Pot bill fails, new one in the works

| Print |  Email
Archives - April 2008
Tuesday, April 01, 2008

Marijuana.jpg

SALEM Of the business-related legislation that died in this year’s special legislative session, it was a workplace medical marijuana bill that may have had the most mixed support from Oregon’s business community.

Backed by the Oregon-Columbia chapter of the Associated General Contractors, the bill was a pared-down version of bills restricting medical marijuana in the workplace that died in previous sessions. That failed legislation encompassed all businesses. But the 2008 special-session bill stated that only companies with workers who performed potentially hazardous duties — for example, using explosives or construction equipment, logging, roofing, operating power tools or a car — would not be required to accommodate employees who used medical marijuana.

Even with its narrow focus, the bill was opposed by civil liberties groups who felt it impinged on the state’s 1998 medical marijuana act. But it was also opposed by Associated Oregon Industries. And by The Oregonian, which ran an editorial titled “Don’t make a bad marijuana law worse.”

The fear was that by only focusing on one class of worker, the bill implicitly gave tens of thousands of other workers in non-hazardous jobs the right to use medical marijuana on the job.

Richard Meneghello is a partner at the Portland office of Fisher & Phillips, which represents employers in labor cases. “It would have been very easy for someone to torture the [bill’s] language and end up there. I think we would have had numerous lawsuits that would have probably gone in favor of medical marijuana advocates” he says.

That was one of AOI’s biggest concerns, says J.L. Wilson, vice president of government affairs for AOI.

With 2008’s failure for businesses and organizations working to limit medical marijuana in the workplace, the focus turns to the 2009 legislative session.

Ryan Deckert, president of the Oregon Business Association, says internal subcommittees are looking at marijuana in the workplace and the group as a whole will take a position later this year.

AOI and the Associated General Contractors are already collaborating on a new bill. Wilson thinks that a possible change in House leadership following the November election will cement support.

“There were only a few legislators who derailed the process [for a bill in 2007],” he says. “This time it won’t be an issue.”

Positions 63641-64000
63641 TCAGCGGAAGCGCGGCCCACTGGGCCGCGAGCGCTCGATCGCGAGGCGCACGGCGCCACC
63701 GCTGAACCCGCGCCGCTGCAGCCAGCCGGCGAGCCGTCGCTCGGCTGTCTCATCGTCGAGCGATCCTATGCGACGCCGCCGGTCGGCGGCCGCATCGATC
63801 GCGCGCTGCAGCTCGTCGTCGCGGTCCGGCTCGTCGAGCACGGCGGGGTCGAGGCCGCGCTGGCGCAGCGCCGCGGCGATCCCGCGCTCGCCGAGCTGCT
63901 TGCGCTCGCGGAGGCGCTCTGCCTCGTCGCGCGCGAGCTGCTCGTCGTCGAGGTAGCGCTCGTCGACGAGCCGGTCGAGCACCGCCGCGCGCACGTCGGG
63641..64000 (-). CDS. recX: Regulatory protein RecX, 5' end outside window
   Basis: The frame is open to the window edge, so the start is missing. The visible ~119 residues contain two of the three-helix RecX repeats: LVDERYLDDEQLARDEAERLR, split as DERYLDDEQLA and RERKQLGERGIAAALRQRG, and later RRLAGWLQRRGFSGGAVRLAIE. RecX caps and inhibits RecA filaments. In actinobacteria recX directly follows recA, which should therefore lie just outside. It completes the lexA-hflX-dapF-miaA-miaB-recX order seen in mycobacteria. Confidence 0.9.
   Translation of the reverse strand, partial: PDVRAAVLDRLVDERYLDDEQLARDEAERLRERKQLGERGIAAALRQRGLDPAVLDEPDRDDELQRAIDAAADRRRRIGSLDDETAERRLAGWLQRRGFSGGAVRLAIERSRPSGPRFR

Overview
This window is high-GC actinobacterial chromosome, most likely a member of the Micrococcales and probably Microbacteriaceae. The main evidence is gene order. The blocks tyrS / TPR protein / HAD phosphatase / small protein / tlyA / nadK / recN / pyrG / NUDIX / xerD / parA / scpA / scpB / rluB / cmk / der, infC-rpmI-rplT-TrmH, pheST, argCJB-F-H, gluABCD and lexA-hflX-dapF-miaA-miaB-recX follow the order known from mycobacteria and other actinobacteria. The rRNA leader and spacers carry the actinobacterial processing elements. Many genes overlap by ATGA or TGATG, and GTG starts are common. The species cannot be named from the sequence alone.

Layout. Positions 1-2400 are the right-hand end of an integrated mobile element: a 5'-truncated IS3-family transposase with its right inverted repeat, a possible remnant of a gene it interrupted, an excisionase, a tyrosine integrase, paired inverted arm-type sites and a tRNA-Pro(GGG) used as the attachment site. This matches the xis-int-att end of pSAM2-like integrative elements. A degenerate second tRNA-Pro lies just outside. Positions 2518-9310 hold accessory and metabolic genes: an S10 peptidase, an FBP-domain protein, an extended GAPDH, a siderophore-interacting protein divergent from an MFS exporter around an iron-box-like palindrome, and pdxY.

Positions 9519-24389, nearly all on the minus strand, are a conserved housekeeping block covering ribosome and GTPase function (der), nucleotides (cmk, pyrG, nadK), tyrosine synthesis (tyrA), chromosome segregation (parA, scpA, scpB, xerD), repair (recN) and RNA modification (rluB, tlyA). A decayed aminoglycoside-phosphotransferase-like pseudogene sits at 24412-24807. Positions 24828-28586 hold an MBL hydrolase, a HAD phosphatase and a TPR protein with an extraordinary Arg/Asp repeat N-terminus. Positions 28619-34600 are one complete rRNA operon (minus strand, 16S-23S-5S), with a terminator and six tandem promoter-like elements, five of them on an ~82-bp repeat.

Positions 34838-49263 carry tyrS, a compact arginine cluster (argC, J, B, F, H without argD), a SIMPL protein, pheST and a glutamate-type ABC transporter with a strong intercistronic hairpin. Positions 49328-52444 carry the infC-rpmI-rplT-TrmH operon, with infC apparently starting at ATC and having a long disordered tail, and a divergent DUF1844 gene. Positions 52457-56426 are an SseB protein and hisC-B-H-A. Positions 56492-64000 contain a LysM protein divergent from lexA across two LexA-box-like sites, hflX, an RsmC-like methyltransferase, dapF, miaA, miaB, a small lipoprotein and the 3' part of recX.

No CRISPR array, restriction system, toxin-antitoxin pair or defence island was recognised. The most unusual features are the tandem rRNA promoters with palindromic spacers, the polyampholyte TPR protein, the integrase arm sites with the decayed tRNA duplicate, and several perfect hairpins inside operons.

ABRAHAM HYATT



Have an opinion? E-mail This e-mail address is being protected from spambots. You need JavaScript enabled to view it

 

More Articles

Man for All Seasons

May 2015
Monday, April 27, 2015
BY LINDA BAKER

A longtime technologist and entrepreneur, Dwayne Johnson, 53, is managing partner of PDXO/GlobeThree Ventures, a strategy and business consultancy in Portland.


Read more...

Beyond Bodegas

April 2015
Friday, March 27, 2015
BY JACOB PALMER

Five years in the making, the Portland Mercado — the city’s first Latino public market — will celebrate its grand opening April 11. A $3.5 million public-private partnership spearheaded by Hacienda CDC, the market will house 15 to 20 businesses in the food, retail and service sectors. It has some big-name funders, including the Paul G. Allen Family Foundation and JPMorgan Chase. The project goals are equally ambitious: to improve cross-cultural understanding, alleviate poverty and spur community economic development. 


Read more...

Banking Perspective

April 2015
Thursday, March 26, 2015
BY KIM MOORE

A conversation with Craig Wanichek, president and CEO of Summit Bank.


Read more...

European Vacation

Guest Blog
Thursday, April 23, 2015
norristhumbBY JASON NORRIS | GUEST BLOGGER

There are winners and losers with a strengthening U.S. dollar.


Read more...

Editor’s Note: It’s a Man’s World

Linda Baker
Thursday, April 30, 2015
lindablogthumbBY LINDA BAKER | EDITOR

Earlier this week we posted an article from our May issue:  It’s a Man's Man’s Man’s World. The story covered the gender divide in tech from the perspective of male workers. Twitter didn’t like it.


Read more...

Courtside

April 2015
Thursday, March 26, 2015
BY JACOB PALMER

Power lunching at the Court Street Dairy Lunch in Salem.


Read more...

On the Road

April 2015
Friday, March 27, 2015
BY LINDA BAKER

My daughter turned 18 last week, and for her birthday I got her a Car2Go membership. Not to label myself a disruptor or anything, but it felt like a groundbreaking moment. The two of us, mother and child, were participating in a new teen rite of passage: Instead of handing over the car keys, I handed over a car-sharing card — with the caveat that she not use the gift as her own personal car service.


Read more...
Oregon Business magazinetitle-sponsored-links-02
SPONSORED LINKS